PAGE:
The Effect of Certifications on the Flooring Inspection Industry

Ralph Godfrey

Introduction of Mr. Godfrey

When we wanted an opinion based upon experience, we asked WHO from flooring professionals with long standing WHO will have respect from other experienced inspectors. As we asked the experienced inspectors, everyone kept telling us to call Ralph.

One clarification that Ralph writes about is some associations or schools saying they are, "The only one". That is misleading.

Not one association or school has the legal authority to issue restrictive work licenses. 

There is not one Federal, State, County, City or Town, that has issued a "legal license" to inspect any type of flooring.
In some states, their licensing agency that handles flooring trade licenses, may require or suggest, an installers license. Others may require a contractor construction license. Truth is, there is no regulation of this trade other than the flooring industry. Many do not have any requirements. 

Retailers, where are your associations in this important issue?

Editorial by Ralph Godfrey

I started in the flooring industry 47 years ago in 1971 as a retail salesman. In 1982 I formed R. Godfrey Consulting, Inc.  RGC performed flooring contracting and consulting on a national basis for major retail chain store operations and large end user clients. My firm evolved and soon I was doing more Consulting than Contracting. In 1985 I began performing inspections and evaluating problematic Carpet and Resilient flooring issues. I truly believe the flooring industry has provided me with a wonderful life, a great sense of accomplishment, a decent income  and a wide variety of quality friends and associates.

In 1987 I began searching for an agency that offered Certifications for flooring inspection. I located IICRC and received my Carpet inspection Certification.  In 1987  there were no certification agencies for Resilient, Wood, concrete moisture, subflooring and applied coatings. In the early days of the professional inspection industry we relied on the industry standard and practice from NWFA, Carpet and Rug Institute, ANSI and the Resilient Flooring Institute for our guidelines regarding installation and material standards . Individual Manufacturer’s Installation Guideline superseded any industry standards at that time. It really was the ”Wild West at that time. At this time Inspectors were judged solely on their experience and reputation for accuracy

I have always been a firm believer in quality Certification and Education in the flooring industry. During my 37 years as a consultant and inspector I was typically a participant in the first certification classes offered by the various industry associations and certification bodies. In many cases I have been certified by more than one certification body at the same time.

It has always my position that Industry or Association Certifications are like High School Diplomas and College Degrees. A person has paid in their time, money and attended schools in order to take and pass a certification test. The certification test is taken and if the student passed the test he/she was awarded a written certification of their qualifications. The person that passed the test had their knowledge certified by a group of their peers.

Certified knowledge is not something that can be rescinded. You either have the knowledge or you don’t.  it is not possible to rescind this acquired knowledge once the knowledge accrued by the student is certified.  A college or High School cannot call you up and tell you that you have to take an update course, or they are going to rescind your diploma.

I consider the significant number of schools available today to be a plus factor and a problem for the inspector. There are so many schools available that the competition for students breeds  competition that is often based on association  affiliated political structures. Just because the education is provided by an association does not mean that information is superior to other sources of education. During my career I have found that some of the best knowledge I have acquired has come from sources not affiliated with any association or other inside industry source. Quality Information and knowledge is quality information and knowledge no matter where it originates.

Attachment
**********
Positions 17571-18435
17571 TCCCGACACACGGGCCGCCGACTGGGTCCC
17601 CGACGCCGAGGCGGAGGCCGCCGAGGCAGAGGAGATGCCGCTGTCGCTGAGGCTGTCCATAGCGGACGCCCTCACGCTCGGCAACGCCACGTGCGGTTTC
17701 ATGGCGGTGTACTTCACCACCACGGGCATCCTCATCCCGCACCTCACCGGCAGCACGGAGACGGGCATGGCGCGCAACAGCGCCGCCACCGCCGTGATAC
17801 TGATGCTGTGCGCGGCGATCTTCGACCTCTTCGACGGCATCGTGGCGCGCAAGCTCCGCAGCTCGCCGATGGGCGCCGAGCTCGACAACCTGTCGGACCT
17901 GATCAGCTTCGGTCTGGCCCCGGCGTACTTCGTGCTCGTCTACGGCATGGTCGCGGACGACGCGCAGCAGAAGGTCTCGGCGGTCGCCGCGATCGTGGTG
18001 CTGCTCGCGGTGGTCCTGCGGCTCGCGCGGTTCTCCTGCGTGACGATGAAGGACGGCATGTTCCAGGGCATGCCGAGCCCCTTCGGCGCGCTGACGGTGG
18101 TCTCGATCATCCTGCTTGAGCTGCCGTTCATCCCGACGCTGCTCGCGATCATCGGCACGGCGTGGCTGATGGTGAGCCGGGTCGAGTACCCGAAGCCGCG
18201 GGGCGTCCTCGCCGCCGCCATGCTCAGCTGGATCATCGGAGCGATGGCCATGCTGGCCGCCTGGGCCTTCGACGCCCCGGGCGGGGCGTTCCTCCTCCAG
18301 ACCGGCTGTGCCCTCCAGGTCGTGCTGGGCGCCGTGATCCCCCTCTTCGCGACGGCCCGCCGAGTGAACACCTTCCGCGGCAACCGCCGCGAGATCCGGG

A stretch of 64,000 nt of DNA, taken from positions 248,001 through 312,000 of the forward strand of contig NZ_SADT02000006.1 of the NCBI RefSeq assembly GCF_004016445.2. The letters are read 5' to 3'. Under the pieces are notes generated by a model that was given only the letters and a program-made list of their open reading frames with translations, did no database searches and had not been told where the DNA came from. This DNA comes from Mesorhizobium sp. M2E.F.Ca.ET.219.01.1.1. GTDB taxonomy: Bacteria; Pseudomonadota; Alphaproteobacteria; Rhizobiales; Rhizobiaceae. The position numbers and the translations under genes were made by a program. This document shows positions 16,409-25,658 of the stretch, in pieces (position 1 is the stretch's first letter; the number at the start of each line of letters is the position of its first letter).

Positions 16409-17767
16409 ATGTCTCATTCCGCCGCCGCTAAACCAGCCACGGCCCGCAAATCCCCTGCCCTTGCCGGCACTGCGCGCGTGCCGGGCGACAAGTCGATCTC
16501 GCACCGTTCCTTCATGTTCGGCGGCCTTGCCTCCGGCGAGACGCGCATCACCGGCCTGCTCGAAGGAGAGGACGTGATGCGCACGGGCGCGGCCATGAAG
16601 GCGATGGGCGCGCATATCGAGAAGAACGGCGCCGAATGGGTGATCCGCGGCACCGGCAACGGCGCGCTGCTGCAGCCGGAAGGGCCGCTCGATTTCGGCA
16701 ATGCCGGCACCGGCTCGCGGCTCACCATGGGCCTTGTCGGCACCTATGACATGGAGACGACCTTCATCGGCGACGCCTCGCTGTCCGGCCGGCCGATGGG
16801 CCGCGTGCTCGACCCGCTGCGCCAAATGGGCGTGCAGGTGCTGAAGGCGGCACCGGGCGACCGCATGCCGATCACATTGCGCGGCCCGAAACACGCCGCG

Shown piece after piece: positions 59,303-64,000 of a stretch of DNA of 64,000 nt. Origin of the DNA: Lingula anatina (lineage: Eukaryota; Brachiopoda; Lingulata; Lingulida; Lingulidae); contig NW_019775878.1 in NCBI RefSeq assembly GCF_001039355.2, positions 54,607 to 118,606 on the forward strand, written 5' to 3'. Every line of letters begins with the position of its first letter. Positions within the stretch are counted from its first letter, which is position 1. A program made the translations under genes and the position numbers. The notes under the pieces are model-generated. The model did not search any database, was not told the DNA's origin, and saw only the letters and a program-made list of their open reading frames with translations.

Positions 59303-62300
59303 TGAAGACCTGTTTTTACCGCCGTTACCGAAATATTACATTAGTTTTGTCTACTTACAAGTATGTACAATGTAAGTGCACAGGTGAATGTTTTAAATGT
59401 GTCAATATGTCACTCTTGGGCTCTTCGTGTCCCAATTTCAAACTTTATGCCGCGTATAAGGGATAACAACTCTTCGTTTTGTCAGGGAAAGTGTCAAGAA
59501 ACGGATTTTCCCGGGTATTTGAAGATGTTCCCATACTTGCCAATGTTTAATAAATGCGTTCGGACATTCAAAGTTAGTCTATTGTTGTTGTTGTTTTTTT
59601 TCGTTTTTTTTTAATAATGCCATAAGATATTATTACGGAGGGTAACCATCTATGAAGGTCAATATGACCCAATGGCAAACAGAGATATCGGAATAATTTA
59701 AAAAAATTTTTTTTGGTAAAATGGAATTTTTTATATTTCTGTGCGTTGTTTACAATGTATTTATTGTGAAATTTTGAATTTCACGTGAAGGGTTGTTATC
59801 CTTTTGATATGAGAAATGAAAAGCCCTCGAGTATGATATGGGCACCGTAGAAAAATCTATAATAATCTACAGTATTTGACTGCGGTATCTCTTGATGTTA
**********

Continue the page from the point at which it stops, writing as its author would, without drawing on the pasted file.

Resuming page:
I have observed that many certification bodies began their programs with the sincere goal to produce a quality certification program. In most cases the original certification program eventually morphed into programs that gave the ultimate control of the inspector’s credentials to the certification body. 

The most common negative transformation taken by many of these organizations regarding their certifications is the growing relaxation of the standards the potential inspectors must meet to pass the certification and, in some cases, the “update” testing required for the renewal of the certification. The testing has become much easier and, in many instances, “the school is just teaching the test”.

Several years ago, I shared a cup of coffee at Surfaces with the Claims Manager of a major carpet manufacturer. The topic of discussion was the quality of inspection reports they were receiving. During that particular period of time there were several Flooring Inspection Report Software programs available to Inspectors in our industry. Most of these reports were well thought out. Many contained a large selection of templates that described, evaluated and offered written statements on how to identify and correct the multitude of the many different flooring failure conditions. The software created a large, dynamic and easy to use cut and paste process to enter this significant library of information into a polished report format.

The claims manger stated, “his company and other claims managers had been receiving numerous inspection reports submitted from inspectors in widely different areas of the country that were reporting identical inspection issues and conditions in exactly the same verbiage”. The manufacturers were beginning to doubt the authenticity of these reports because of the similar language. The claims manager told me “The biggest value in an inspector’s report is that the claims person can be certain the report accurately reflects what the inspector saw at the site is accurately reflected in his report.” The trust in the Inspectors knowledge and skill is what gives the report quality and value to the Claims person or the Client.